Two bites of the cherry? “Res Judicata”

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Moorjani v Durban Estates Limited [2019] BLM (TCC)

Facts

Mr Moorjani was the tenant of a flat in Gloucester Place, London, NW1.  Durban Estates was the landlord.  In 2011 Mr Moorjani brought proceedings for breaches of the landlord’s repairing obligations which eventually went to the Court of Appeal and he was awarded damages.

Years later, in 2018 Mr Moorjani brought a new claim against Durban Estates, also for breach of repairing obligations.  Durban Estates based its defence on (1) “issue estoppel” i.e. that the repairing obligations had already been subject to litigation once and could not be re-litigated; and (2) “Res Judicata” a Latin expression meaning that the issue (“Res”) had already been adjudged (“Judicata”).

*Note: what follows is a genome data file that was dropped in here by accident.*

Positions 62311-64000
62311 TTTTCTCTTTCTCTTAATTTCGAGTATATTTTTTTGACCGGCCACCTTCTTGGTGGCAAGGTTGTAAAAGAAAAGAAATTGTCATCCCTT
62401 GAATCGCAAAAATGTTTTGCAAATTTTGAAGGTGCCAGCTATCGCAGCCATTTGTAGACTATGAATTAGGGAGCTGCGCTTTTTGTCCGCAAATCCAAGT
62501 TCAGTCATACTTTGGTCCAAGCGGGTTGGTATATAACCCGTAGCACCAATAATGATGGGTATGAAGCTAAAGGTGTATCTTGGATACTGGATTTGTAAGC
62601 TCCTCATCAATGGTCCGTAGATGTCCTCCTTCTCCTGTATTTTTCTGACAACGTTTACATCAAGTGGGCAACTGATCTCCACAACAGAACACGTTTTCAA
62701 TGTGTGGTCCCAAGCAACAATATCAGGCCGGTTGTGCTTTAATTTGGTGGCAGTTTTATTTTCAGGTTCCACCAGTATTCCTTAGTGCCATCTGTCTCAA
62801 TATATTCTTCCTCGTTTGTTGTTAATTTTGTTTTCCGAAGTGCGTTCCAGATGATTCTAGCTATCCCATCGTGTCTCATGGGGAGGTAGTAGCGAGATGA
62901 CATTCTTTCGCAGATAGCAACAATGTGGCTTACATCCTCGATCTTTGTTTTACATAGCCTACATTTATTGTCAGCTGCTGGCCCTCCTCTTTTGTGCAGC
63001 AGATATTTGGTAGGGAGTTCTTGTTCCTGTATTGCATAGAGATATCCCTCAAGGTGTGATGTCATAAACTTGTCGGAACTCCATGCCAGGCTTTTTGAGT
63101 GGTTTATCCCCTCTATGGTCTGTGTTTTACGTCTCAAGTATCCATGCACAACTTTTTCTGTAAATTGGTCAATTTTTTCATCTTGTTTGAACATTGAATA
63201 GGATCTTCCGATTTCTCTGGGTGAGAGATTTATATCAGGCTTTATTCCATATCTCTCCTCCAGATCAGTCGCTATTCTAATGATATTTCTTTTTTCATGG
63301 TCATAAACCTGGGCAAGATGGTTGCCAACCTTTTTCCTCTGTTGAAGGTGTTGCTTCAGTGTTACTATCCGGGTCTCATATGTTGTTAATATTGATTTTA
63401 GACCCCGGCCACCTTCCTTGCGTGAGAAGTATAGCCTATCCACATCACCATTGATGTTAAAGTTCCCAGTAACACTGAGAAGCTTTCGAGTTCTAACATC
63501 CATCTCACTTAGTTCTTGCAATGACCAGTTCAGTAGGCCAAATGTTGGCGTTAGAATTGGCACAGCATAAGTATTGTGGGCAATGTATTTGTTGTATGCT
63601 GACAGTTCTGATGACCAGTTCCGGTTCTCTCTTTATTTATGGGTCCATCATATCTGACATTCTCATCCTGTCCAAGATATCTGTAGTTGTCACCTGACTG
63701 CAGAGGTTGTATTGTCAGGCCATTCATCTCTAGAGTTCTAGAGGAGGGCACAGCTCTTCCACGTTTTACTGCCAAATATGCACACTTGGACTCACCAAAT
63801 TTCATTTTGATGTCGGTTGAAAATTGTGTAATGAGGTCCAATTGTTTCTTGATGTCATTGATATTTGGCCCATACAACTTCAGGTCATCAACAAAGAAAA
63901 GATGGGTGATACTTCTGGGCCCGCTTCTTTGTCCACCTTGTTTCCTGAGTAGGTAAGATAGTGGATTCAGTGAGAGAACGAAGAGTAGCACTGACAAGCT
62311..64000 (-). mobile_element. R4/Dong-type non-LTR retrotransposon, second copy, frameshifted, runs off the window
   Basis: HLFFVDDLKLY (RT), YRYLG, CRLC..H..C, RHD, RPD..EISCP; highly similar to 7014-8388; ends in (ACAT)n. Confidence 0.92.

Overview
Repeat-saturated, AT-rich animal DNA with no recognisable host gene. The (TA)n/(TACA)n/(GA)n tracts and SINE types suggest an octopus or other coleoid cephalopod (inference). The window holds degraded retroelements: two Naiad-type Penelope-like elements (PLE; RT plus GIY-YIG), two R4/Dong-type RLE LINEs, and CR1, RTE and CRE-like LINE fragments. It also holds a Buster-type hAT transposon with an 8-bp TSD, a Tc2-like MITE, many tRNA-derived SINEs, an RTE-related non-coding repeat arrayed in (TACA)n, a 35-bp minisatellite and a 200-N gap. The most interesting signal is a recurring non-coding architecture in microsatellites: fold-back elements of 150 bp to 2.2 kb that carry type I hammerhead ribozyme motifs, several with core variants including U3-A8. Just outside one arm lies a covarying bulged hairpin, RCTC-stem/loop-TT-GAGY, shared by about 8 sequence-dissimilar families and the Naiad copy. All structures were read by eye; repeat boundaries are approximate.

Held:

This second claim was clearly brought upon the same legal basis as the first, in other words it was the same set of duties giving rise to the “cause of action” or legal complaint.  Accordingly, Mr Moorjani was estopped or legally prevented from proceeding with this claim. Also the doctrine of Res Judicata applied, i.e., same legal issues should not be determined twice.  Accordingly, his case was struck out.

Comment

The Civil Procedure Rules seek to strike a balance between giving the Claimant access to justice and protecting the Defendant from being harassed by repeated vexatious claims.  If you are thinking about litigation it is vital that all heads of loss which are known about are swept up within the cause of action.  The courts are unlikely to permit you to have a second bite of the cherry in the event you wish to bring a subsequent claim in respect of a loss which you could, but did not, have included within the original cause of action.

 

For more specialist legal advice contact our Construction & Engineering team.